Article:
Muskegon Heights prison to close amid prisoner decline

James David Dickson
The Detroit News
The West Shoreline Correctional Facility in Muskegon Heights will close in March.

A Muskegon Height prison for low-security inmates will close in March because of a “significant decline in the prison population statewide,” the state said Monday.

The West Shoreline Correctional Facility is scheduled to shut March 24 after three decades, leaving 174 prison employees’ jobs in question as the Michigan Department of Corrections attempts to shift them into other job openings in the state’s prison system.

The March 24 shutdown means the current 1,272 prisoners will be transferred to other Michigan prisons. West Shoreline’s closing is expected to save the state $18.8 million, according to the Corrections Department.

In 2017, the state’s prison population dropped slightly below 40,000, down from an all-time high of 51,554 in 2007.

The facility in Muskegon Heights opened in 1987 and employs some 174 people, including 87 corrections officers. It will close its doors on March 24.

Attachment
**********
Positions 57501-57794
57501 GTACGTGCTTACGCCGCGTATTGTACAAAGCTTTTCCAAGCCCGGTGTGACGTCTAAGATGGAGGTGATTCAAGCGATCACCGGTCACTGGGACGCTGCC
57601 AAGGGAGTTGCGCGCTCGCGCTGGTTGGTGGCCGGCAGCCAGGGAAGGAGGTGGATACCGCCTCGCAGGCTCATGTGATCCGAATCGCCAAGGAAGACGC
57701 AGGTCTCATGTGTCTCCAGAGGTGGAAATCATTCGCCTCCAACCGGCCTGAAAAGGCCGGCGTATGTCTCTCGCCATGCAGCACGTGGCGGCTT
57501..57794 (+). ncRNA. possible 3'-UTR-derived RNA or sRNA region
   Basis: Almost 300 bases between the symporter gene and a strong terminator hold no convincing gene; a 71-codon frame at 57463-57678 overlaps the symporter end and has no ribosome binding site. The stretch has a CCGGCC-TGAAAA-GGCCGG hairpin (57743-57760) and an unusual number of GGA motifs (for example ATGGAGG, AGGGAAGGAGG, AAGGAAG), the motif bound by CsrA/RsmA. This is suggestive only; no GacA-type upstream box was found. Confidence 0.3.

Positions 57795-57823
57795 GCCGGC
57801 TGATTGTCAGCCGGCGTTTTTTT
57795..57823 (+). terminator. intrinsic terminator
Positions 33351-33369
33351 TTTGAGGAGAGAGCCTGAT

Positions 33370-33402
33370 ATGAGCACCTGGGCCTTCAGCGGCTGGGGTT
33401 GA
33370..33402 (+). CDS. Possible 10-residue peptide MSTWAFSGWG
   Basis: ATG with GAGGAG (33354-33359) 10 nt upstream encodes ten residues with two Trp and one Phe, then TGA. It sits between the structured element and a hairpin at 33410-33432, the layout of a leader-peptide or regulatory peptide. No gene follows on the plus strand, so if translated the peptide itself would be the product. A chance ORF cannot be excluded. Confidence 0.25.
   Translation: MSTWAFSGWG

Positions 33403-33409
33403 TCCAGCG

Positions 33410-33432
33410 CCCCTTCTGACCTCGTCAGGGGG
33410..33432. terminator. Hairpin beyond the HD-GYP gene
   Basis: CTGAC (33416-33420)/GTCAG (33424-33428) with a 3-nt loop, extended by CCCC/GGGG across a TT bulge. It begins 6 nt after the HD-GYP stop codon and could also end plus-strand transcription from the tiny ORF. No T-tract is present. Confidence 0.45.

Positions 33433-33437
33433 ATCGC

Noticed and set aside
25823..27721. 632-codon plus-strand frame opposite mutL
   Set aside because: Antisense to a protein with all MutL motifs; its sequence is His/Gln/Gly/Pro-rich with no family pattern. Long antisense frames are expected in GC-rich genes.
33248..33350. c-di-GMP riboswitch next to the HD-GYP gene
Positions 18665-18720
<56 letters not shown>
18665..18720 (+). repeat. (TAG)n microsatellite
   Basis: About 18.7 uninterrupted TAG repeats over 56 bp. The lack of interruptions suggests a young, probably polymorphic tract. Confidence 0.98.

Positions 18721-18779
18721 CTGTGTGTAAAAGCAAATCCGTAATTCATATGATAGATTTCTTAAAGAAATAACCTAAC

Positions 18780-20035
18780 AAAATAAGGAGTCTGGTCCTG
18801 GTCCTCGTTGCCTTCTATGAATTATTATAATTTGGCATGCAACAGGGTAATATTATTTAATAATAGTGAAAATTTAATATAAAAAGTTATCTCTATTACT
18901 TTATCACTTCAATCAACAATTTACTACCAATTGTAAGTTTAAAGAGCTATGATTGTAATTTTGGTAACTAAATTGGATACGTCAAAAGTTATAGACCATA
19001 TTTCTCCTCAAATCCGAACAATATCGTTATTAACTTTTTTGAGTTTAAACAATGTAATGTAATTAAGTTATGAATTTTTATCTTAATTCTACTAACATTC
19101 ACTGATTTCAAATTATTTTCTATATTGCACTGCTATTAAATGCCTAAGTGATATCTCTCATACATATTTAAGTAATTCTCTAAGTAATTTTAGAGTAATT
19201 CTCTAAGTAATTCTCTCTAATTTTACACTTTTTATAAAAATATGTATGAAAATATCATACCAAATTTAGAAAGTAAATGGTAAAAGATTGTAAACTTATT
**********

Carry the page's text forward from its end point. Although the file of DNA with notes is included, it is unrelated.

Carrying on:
Holly Kramer, a corrections department spokeswoman, said prisons will be reassigned based on their security levels and programming needs. Prisoners hoping to be paroled are required to get their GED if they don't have it, and prisoners' needs beyond the basics are determined during the intake process, she said during a press conference. 

An inmate might need substance abuse counseling, or help with cognitive and behavioral issues, or conflict resolution skills, she said.

Heidi Washington, director of the corrections department, said closure of the West Shoreline facility "represents a step in the right direction" as the state shifts its focus to training and educating prisoners. 

Michigan has seen a 7 percent prison population decline during the past three years and fell by 1,548 prisoners in 2016, according to the department.

The Corrections Department will now begin negotiations with corrections worker union leaders and try to absorb as many employees into other prison job vacancies across the state, according to the department.

Union representatives for corrections officers don’t yet know whether the closure will lead to layoffs, said Anita Lloyd, a spokeswoman for the Michigan Corrections Organization.

“A closure is a time of uncertainty and stress for officers because their employment, work location, living arrangements, childcare, and other critical aspects of day-to-day life are made uncertain,” MCO President Tom Tylutki said in a statement. “We know it is a difficult process, but like MCO has done in the past, we will work to ensure the West Shoreline closure goes as smoothly as it possibly can.”